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by Homer and Stanley Lombardo
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So great is the impact of ancient Greek literature on Western culture that even people who have never read Homer's Iliad or The Odyssey know a lot about them. The Trojan Horse, Achilles' heel, the Sirens' call, Scylla and Charybdis--all have entered popular mythology, becoming metaphors for the less heroic situations we face in our own lives. Ever since these oral poems were committed to paper (probably in the 8th century B.C.E.), people have been translating them. The version of Iliad translated by Stanley Lombardo is a brave departure from previous translations; Lombardo attempts to adapt the text to the needs of readers rather than the listeners for whom the work was originally intended. To this end, he has streamlined the poem, removing many of the stock repetitions such as the infamous "rosy-fingered dawn," or rewriting them in ways dependent on their context. What emerges is a vivid, lively rendition of one of the world's great stories of men and war.
But classicists, beware: This Iliad has something of a '90s sensibility, from the cover art (a photograph of the D-Day Normandy landing) to Achilles' Rambo-like diction. It might well outrage the purists, but for those who remember their musty high-school reading of Homer's great epic with a barely suppressed yawn, Lombardo's energetic translation is just the version to change their minds.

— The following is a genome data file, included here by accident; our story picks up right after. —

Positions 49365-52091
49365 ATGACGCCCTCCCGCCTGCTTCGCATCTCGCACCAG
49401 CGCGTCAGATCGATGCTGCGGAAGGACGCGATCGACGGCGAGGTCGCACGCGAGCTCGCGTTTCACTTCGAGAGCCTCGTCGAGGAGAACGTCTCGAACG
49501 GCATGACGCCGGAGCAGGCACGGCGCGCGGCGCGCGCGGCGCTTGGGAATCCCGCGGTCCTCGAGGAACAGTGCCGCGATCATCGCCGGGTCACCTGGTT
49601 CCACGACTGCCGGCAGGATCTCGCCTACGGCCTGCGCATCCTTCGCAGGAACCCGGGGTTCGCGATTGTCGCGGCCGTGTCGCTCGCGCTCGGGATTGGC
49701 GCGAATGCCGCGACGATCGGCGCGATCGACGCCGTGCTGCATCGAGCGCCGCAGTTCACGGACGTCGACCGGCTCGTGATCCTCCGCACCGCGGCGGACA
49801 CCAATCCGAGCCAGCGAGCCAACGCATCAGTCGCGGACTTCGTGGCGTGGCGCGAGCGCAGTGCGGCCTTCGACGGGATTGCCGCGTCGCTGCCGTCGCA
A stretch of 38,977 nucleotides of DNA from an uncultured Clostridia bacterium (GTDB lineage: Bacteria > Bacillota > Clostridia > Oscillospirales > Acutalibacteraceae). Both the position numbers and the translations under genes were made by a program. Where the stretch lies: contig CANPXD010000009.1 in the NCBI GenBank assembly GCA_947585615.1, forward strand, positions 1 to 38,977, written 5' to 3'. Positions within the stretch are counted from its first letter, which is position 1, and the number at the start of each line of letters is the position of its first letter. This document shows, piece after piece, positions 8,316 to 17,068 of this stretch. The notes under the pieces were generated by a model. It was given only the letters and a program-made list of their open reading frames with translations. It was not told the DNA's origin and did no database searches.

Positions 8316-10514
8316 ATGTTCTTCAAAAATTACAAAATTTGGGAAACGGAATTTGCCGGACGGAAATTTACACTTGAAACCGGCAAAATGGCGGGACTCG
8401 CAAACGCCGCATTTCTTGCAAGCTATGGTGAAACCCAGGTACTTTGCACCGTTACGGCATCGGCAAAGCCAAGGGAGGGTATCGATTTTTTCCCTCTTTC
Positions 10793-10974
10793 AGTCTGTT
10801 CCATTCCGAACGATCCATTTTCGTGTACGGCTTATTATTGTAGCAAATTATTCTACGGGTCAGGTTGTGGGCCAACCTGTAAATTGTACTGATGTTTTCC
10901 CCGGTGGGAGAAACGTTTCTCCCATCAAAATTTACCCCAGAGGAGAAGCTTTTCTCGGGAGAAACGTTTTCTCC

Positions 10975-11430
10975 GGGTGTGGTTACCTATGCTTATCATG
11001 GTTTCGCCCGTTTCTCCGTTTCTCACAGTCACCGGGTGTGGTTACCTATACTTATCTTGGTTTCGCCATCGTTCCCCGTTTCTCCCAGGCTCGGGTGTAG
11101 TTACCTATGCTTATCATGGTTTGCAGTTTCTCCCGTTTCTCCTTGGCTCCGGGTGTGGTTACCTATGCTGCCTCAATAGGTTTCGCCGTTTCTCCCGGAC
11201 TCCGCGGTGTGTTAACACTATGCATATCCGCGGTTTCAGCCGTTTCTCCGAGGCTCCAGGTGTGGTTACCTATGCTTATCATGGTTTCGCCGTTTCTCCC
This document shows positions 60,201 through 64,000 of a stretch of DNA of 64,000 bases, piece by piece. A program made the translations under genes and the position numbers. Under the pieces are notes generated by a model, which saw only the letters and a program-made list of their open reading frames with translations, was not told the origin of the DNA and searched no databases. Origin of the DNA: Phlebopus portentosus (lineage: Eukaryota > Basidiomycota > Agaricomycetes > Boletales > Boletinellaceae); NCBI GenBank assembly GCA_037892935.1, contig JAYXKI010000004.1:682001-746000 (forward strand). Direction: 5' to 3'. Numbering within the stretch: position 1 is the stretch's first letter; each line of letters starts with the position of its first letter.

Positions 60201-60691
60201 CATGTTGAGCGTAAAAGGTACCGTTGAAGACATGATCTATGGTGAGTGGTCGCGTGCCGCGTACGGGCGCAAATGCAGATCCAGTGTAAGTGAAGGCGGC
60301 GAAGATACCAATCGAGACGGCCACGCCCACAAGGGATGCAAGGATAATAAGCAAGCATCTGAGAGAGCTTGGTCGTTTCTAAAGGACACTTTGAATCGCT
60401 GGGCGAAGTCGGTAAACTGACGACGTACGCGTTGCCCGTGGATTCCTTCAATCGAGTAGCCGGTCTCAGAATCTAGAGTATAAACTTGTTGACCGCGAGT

From Library Journal
With the publication of Robert Fagels's impressive translation of the Odyssey (Viking Penguin, 1996, pap.) and now this equally impressive translation of the Iliad by Lombardo, this year seems to blazon something of a Homeric renaissance. Lombardo concedes from the start that "Homer's musicality cannot be heard in any kind of English," and so he does not compose his Iliad in hexameters or, for that matter, in any standard, regular meter. Instead, based on his experience as an oral performer of Homer's poetry, he writes the lines "based on the cadences of natural speech." The result is a Homer that "is brought to life" for the modern reader with no loss of original integrity?the achievement of a scholar, translator, and performer. Accessible and readable as Lombardo's translation is, it is rendered even more so by the superb, comprehensive introduction by Sheila Murnaghan, which provides a rich but lucid discussion of the classical context of the epic. A helpful appendix provides thumbnail sketches of the major characters, a catalog of combat deaths, and an "Index of Speeches." This handsome, superbly done Iliad will be read and enjoyed by everyone. Highly recommended for all libraries.?Thomas F. Merrill, formerly with Univ. of Delaware
Copyright 1997 Reed Business Information, Inc.
Richard P. Martin, Princeton University
It is hard to overstate the attractions of this translation. In a rhythm sinewy and flexible, with language that is precise, lyrical and fresh, Lombardo's Iliad pulses with all the power and luminosity of the Greek. He shows extrasensory sensitivity to the images and aural effects of the ancient poem. There are brilliant touches on every page. . . . The narrator's voice sounds contemporary without losing authority or resonance, while his heroes from an archaic time speak a racy, hardbitten idiom completely recognizable to our own Iron Age. Altogether this is as good as Homer gets in English.
The New York Times Book Review, Daniel Mendelsohn
In taking the existing text of Homer as a starting point for a brand-new performance of his own, Stanley Lombardo is following in the footsteps of the company of "Homers" who assembled that text to begin with--not breaking with tradition but joining its powerful current. That his daring new Iliad is so specifically of and for our time reminds us ... that Homer's poem is for all time.
Text: English (translation)
Original Language: Greek
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